What to Do If You Get a Positive At-Home COVID-19 Test Result

Take these steps to avoid spreading the virus

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A positive at-home COVID-19 test result may appear to answer one concerning question ("Do I have the virus?") but lead to others ("Now what?"). So it can help to know more about what a positive test means and what to do next if you have a fever, cough, loss of smell, or other COVID-19 symptoms.

It's just as important to understand the limits of a test. The availability of a fast, at-home COVID-19 test is helpful to anyone with symptoms or who's been exposed to the virus. But an at-home test can give incorrect results too. Notably, the rapid antigen at-home tests can give a false negative, saying you don't have COVID when you really do.

This article explains how at-home COVID-19 tests work, their accuracy, and what to do with a positive test result. It also presents precautions that are still necessary, even if you take frequent at-home tests.

Steps After a Positive At-Home COVID-19 Result

Verywell / Ellen Lindner

Which COVID Test Is More Accurate?

At-home COVID tests can be purchased from a pharmacy, retail store, or online. Look for a label denoting Food and Drug Administration (FDA) authorization, since these tests have been evaluated by the FDA for reliability.

As of November 2022, there were 27 different at-home tests authorized by the FDA and sold over the counter, most of them antigen tests. All of these tests rely on a nasal swab from the nostrils and deliver results within 10 to 60 minutes. The most common time frame is 15 or 20 minutes.

These at-home tests are different from those mailed to a laboratory for analysis after you collect the sample at home. There are dozens of those PCR tests as well, with a longer delay until you receive results.

Regardless of the type of test, at-home tests are a great option for those experiencing COVID-19 symptoms who want to test before going to an in-person testing center.

Types of COVID-19 Tests

Diagnostic COVID-19 tests are meant for diagnosing an active COVID-19 infection. They require specimen collection from the nose or saliva. The two types of diagnostic tests are:

  • PCR (polymerase chain reaction) tests, also known as molecular tests. They look for viral DNA and are highly accurate, but take longer and are more expensive. PCR COVID-19 tests are considered the gold standard. Most at-home PCR tests require mailing the sample to a lab, with results in 24–48 hours.
  • Antigen tests, also known as rapid tests, look for viral proteins, give results within minutes, and are less expensive. However, antigen tests are less accurate than PCR tests and have more false negative results. Depending on the likelihood of infection, a negative antigen test may need to be followed up with a PCR.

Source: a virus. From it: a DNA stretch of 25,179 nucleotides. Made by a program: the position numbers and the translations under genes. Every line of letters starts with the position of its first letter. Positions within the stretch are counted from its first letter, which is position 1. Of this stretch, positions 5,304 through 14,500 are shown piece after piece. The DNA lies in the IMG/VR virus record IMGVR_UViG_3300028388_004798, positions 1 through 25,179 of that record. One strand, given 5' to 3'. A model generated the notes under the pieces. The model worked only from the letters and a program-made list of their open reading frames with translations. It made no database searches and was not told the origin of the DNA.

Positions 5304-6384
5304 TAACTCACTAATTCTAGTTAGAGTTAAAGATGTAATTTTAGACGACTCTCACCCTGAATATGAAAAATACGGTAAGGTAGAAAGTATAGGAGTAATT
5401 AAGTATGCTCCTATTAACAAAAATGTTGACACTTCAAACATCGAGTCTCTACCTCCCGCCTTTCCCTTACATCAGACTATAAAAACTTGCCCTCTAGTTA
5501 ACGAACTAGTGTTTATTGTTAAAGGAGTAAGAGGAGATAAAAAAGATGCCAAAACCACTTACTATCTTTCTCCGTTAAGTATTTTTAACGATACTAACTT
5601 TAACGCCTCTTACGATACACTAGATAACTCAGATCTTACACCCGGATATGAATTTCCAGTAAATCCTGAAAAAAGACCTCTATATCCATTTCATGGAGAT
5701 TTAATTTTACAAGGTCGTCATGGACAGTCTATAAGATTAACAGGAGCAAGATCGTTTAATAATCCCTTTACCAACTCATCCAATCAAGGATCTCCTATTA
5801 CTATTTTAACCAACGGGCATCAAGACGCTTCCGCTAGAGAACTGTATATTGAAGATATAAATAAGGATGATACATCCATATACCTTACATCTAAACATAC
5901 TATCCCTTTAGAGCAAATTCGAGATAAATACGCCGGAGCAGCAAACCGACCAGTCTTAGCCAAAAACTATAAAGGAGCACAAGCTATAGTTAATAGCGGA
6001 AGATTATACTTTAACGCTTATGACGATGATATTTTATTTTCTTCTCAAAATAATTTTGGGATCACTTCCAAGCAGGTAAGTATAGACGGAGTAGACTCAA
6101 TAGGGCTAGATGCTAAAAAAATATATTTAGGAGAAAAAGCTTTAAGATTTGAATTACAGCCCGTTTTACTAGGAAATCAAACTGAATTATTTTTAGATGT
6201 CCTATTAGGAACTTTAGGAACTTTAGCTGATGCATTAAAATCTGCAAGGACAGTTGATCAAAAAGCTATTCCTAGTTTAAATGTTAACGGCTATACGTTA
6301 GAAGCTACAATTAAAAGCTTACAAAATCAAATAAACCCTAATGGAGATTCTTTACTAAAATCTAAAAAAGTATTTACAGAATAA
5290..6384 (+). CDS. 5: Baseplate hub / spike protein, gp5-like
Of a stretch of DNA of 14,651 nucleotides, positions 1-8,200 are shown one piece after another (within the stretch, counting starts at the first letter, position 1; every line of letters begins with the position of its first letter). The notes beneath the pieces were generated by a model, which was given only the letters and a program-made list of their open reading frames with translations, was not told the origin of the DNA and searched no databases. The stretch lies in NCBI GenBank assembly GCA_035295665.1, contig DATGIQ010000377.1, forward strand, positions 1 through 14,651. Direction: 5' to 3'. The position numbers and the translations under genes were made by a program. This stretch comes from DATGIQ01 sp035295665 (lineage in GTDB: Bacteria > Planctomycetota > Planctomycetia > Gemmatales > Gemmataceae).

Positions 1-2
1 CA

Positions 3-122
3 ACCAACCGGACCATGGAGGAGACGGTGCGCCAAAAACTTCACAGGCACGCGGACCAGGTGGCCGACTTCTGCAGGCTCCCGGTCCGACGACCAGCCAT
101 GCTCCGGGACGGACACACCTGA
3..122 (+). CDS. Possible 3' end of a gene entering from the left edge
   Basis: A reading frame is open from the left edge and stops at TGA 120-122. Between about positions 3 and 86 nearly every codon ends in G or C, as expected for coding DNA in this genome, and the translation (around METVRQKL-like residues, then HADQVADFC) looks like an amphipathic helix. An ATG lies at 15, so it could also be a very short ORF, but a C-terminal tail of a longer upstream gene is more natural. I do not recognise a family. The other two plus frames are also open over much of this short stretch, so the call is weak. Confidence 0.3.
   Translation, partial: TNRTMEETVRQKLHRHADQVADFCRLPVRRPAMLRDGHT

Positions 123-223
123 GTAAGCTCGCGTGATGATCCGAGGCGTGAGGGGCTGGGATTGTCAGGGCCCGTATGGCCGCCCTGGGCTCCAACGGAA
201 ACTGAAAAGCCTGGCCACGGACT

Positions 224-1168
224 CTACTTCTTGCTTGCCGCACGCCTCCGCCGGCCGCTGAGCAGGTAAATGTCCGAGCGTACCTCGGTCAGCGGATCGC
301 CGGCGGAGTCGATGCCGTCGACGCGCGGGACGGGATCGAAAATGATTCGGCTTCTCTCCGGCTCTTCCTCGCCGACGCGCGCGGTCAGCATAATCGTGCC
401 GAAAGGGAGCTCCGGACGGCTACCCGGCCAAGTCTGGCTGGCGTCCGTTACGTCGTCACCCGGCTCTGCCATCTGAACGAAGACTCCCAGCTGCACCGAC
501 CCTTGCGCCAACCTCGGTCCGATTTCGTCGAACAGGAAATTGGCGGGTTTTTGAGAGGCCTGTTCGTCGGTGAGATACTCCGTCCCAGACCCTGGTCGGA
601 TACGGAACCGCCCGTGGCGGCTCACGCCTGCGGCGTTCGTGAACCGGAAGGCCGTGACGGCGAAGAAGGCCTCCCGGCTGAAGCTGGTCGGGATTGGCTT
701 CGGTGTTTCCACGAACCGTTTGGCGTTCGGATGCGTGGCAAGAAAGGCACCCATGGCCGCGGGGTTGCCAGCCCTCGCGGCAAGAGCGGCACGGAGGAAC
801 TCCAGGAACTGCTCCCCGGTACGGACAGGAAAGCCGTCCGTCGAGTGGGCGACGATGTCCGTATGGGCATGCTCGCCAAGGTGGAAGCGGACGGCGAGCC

Another type of test for COVID-19 is the antibody test, which requires a blood specimen. Self-tests do not detect antibodies, and this test should not be performed to diagnose an active COVID-19 infection.

Antibody tests demonstrate prior infection by testing for antibodies, which are proteins made by the body that remain in the blood after infection.

Some antibody tests may be positive in vaccinated people, since their bodies have also created certain antibodies.

Is a Positive At-Home Result Accurate?

During cold and flu season, symptoms like nasal congestion and fatigue don't necessarily mean COVID-19. But it can be challenging to tell the illnesses apart, since they share certain symptoms.

A negative result from an at-home test can be very reassuring, but know that certain situations and types of tests may require repeat or follow-up testing. As with any kind of medical testing, false negatives and false positives can happen. These decrease the accuracy of a test.

A false negative test means that the test result shows up as negative when the person actually does have COVID-19. This situation is more common with antigen tests, compared with PCR tests.

False negatives can happen due to improper specimen collection, which is why it's important to perform the test exactly as instructed by the kit. Keep in mind that COVID-19 variants may have mutations that make them undetectable by the specific test.

A false positive test means that the test shows a positive result when the person is not actually infected with COVID-19. False positive results are much less common and can happen due to a problem with the test kit itself. They can also occur for a period of time after a person has recovered from COVID-19.

A positive result should not be assumed to be a false positive, and action must be taken when a positive result is received.

False Negatives and At-Home COVID Tests

COVID-19 rapid antigen at-home tests can give a false negative result. It's possible when the viral load is low, such as when testing is done too soon after exposure and you don't yet have symptoms. That's why rapid antigen tests for COVID-19 are most accurate at least five days after exposure. Repeat testing is recommended after 48 hours if your test is negative. Contact your healthcare provider for additional guidance.

Next Steps After a Positive COVID Test

At-home COVID tests are very specific, making false positive rates low. For this reason, a positive test result should not be considered a false positive, and you should take steps after receiving a positive test to decrease the chances of passing the virus to other people.

Steps you should take to protect others include:

  • Isolate: Stay home and avoid contact with other people for at least five days. Tell your close contacts about the positive result. Wear a well-fitted mask if you are around others, preferably an N95 or KN95.